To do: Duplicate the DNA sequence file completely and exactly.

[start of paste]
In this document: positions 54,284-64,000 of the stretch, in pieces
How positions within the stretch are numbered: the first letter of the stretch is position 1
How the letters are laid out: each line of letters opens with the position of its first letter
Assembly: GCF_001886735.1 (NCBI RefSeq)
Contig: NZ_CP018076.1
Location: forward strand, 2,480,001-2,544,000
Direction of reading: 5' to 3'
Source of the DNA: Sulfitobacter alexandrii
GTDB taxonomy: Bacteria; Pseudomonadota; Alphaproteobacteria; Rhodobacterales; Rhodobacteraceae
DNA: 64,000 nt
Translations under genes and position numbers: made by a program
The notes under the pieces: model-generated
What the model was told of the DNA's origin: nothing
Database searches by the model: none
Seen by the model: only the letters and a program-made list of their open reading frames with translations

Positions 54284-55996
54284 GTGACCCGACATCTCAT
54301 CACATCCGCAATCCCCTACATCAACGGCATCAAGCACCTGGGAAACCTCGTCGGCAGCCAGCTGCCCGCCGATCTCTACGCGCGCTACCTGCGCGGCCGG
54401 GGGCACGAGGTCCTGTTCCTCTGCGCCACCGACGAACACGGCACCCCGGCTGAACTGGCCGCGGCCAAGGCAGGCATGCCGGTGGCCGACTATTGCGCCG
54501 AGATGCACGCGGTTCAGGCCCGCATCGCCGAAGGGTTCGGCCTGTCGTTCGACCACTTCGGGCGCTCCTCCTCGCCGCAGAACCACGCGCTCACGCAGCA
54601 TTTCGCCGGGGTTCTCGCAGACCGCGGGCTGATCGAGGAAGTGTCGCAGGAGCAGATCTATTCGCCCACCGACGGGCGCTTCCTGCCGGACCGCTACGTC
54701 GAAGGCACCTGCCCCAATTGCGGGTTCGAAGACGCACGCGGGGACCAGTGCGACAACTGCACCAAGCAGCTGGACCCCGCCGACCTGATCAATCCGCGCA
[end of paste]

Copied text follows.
In this document: positions 54,284-64,000 of the stretch, in pieces
How positions within the stretch are numbered: the first letter of the stretch is position 1
How the letters are laid out: each line of letters opens with the position of its first letter
Assembly: GCF_001886735.1 (NCBI RefSeq)
Contig: NZ_CP018076.1
Location: forward strand, 2,480,001-2,544,000
Direction of reading: 5' to 3'
Source of the DNA: Sulfitobacter alexandrii
GTDB taxonomy: Bacteria; Pseudomonadota; Alphaproteobacteria; Rhodobacterales; Rhodobacteraceae
DNA: 64,000 nt
Translations under genes and position numbers: made by a program
The notes under the pieces: model-generated
What the model was told of the DNA's origin: nothing
Database searches by the model: none
Seen by the model: only the letters and a program-made list of their open reading frames with translations

Positions 54284-55996
54284 GTGACCCGACATCTCAT
54301 CACATCCGCAATCCCCTACATCAACGGCATCAAGCACCTGGGAAACCTCGTCGGCAGCCAGCTGCCCGCCGATCTCTACGCGCGCTACCTGCGCGGCCGG
54401 GGGCACGAGGTCCTGTTCCTCTGCGCCACCGACGAACACGGCACCCCGGCTGAACTGGCCGCGGCCAAGGCAGGCATGCCGGTGGCCGACTATTGCGCCG
54501 AGATGCACGCGGTTCAGGCCCGCATCGCCGAAGGGTTCGGCCTGTCGTTCGACCACTTCGGGCGCTCCTCCTCGCCGCAGAACCACGCGCTCACGCAGCA
54601 TTTCGCCGGGGTTCTCGCAGACCGCGGGCTGATCGAGGAAGTGTCGCAGGAGCAGATCTATTCGCCCACCGACGGGCGCTTCCTGCCGGACCGCTACGTC
54701 GAAGGCACCTGCCCCAATTGCGGGTTCGAAGACGCACGCGGGGACCAGTGCGACAACTGCACCAAGCAGCTGGACCCCGCCGACCTGATCAATCCGCGCA